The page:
Interview: Modern Media Maven – Melissa Hoyer
After years covering the style and society beat for Sydney's The Sunday Telegraph, Melissa Hoyer refashioned herself as a freelance lifestyle commentator, using her media mileage and bulging Little Black Book to strike up hosting arrangements, writing gigs with Australian Traveller and Grazia, and ambassadorial roles with the likes of Crossroads, Pantene and Westfield.
Two years into running her one-woman show, all the while performing single mum duties behind the scenes, Hoyer has another editing credit to her name: Rouge, a mini beauty magazine and dedicated website published by Procter & Gamble (P&G) and distributed to one million Australian homes.
While serving as a vehicle for P&G's female-friendly brand ads (Max Factor, Covergirl, Olay, SK-II, Herbal Essences, Pantene...), Hoyer has recruited a reputable team to bring the editorial pages to life, including fashion writer Glynis Traill-Nash, art director Cheryl Collins, journalist Sandra Lee, stylist Nicole Bonython-Hines and photographer Carlotta Moye. The magazine is also flush with findings from P&G's survey on cosmetic surgery. I chatted to Melissa about finding balance in work, rest and whiteboards.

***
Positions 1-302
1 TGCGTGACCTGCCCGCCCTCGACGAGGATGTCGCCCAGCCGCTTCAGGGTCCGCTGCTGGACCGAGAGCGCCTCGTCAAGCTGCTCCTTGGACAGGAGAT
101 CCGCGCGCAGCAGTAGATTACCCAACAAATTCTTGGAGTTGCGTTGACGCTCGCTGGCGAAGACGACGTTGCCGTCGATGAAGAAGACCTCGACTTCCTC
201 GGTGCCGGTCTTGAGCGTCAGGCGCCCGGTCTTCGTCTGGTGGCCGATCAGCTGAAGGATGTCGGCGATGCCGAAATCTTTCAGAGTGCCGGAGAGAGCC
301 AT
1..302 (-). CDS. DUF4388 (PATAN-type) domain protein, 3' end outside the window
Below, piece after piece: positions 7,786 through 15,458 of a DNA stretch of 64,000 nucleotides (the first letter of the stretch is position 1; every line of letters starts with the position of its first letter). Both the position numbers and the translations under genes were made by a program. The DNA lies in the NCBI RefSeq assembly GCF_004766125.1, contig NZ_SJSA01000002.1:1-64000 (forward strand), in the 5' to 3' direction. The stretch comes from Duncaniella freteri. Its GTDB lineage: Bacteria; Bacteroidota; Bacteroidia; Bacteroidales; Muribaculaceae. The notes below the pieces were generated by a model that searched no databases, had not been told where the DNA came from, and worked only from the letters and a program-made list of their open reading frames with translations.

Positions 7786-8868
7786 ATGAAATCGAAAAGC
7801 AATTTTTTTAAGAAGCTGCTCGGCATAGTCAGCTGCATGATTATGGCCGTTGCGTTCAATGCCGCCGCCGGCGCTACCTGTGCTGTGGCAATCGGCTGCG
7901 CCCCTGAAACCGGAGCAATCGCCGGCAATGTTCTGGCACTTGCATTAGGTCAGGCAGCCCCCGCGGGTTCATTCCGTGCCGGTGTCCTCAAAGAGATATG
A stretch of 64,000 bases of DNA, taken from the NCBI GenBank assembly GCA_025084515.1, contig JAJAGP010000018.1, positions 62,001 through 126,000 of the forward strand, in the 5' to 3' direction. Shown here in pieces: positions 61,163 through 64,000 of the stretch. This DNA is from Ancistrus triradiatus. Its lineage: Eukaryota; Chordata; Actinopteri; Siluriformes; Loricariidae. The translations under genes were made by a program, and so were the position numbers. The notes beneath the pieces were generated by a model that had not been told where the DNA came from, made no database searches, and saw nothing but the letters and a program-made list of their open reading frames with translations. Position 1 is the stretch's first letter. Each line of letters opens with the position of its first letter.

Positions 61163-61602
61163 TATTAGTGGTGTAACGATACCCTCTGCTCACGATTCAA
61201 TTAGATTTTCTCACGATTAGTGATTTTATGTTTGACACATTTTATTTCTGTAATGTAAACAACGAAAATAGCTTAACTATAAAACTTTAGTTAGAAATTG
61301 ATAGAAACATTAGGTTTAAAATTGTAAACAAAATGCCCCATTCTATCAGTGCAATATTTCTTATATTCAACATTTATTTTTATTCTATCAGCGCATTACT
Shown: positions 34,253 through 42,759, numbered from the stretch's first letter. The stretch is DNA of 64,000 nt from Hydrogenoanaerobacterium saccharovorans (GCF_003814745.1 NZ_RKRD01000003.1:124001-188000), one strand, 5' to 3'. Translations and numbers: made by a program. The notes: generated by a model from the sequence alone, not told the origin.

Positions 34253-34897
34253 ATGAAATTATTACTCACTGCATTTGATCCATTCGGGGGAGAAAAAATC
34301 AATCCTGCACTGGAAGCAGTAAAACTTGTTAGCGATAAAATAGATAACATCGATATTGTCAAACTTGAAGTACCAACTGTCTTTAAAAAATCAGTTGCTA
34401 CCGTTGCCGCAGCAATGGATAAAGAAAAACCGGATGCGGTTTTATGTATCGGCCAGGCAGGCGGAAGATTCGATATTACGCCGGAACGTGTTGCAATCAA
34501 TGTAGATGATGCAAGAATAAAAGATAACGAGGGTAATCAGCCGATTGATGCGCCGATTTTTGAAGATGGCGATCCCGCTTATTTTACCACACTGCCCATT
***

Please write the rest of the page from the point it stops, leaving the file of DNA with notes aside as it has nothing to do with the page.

GWAS: With all your media commitments, I imagine every day is a bit mad for you?
Melissa: I can look at next week and think, 'Oh, it's quite quiet', but because I work so much reacting on the news of that day – and someone will ring me and say, 'Come and do something on television', or 'Do something on radio' – I have to be always very prepared and ready to talk on anything at any point on any media.